The stock market and foreign exchange markets continue to plummet! The Turkish government is in a hurry, 26 people are criminally charged, including 2 former central bank governors

“Double killing of stocks and exchanges” is still Turkey’s nightmare.

Faced with the plummeting stock market and foreign exchange market, the Turkish government is a little anxious. The country’s banking regulator said it would file criminal charges against 26 people, including two former central bank governors, for trying to manipulate currency movements, violating provisions of Turkey’s banking law.

Recently, the Turkish lira has fallen sharply against the US dollar again. It fell by more than 8% on December 27 last year, and then fell all the way. The cumulative decline in the past 10 trading days is close to 24%, while the depreciation rate for the whole year of last year exceeded 43%. One of the worst emerging market currencies in the world.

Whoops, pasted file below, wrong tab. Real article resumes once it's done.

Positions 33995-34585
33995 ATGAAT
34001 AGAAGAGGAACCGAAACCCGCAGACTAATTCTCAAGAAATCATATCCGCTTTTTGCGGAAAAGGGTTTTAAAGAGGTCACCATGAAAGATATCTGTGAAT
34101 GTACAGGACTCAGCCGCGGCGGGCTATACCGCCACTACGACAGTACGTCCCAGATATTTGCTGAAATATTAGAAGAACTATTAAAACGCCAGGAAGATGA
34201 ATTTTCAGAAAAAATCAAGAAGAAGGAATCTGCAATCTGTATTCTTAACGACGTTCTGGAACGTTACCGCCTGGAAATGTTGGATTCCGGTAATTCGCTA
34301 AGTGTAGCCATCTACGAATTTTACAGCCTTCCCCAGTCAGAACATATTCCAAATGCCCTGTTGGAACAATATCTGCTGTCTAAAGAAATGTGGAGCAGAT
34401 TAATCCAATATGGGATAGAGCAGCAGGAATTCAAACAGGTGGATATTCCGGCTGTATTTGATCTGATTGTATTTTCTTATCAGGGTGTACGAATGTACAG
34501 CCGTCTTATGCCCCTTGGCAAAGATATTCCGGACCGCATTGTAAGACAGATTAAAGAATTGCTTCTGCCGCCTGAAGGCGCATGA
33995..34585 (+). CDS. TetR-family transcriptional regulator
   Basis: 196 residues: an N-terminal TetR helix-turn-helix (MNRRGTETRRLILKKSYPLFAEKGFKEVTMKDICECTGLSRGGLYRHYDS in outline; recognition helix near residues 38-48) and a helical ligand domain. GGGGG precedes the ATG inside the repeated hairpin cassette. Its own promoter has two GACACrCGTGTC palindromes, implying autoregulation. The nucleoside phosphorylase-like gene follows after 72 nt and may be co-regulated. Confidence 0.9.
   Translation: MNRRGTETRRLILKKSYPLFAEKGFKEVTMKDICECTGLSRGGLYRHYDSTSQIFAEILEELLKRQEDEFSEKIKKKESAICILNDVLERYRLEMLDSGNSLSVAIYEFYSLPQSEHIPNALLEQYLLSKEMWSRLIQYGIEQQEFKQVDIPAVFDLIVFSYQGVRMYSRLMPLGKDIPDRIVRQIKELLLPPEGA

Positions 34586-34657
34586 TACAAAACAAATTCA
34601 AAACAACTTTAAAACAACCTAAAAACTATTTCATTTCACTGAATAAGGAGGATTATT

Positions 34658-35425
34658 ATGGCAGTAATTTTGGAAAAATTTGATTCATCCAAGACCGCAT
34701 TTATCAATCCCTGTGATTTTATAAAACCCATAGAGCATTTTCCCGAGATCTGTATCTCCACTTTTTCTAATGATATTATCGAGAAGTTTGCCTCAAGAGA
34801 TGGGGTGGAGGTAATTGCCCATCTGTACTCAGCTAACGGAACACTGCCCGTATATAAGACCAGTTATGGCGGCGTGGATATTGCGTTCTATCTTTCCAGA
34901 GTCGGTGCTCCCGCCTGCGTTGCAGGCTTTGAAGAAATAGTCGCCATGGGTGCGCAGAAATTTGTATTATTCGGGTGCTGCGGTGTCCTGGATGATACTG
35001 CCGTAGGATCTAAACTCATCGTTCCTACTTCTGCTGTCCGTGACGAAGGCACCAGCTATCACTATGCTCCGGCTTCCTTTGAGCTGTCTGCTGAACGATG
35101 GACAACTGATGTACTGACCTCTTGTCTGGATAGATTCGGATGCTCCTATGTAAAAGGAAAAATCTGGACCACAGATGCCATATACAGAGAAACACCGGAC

It wasn’t just the exchange rate that was turbulent, the Turkish stock market was not immune. Since December 17 last year, the Turkish stock market has continuously crashed, and 7 circuit breakers have been staged in 4 trading days. During the period, the largest single-day drop exceeded 8.5%, and the cumulative decline of the latest high closing price exceeded 16.7%.

The Turkish government is in a hurry

The huge earthquake in Turkey’s foreign exchange market and stock market continued, making the Turkish government “restless”.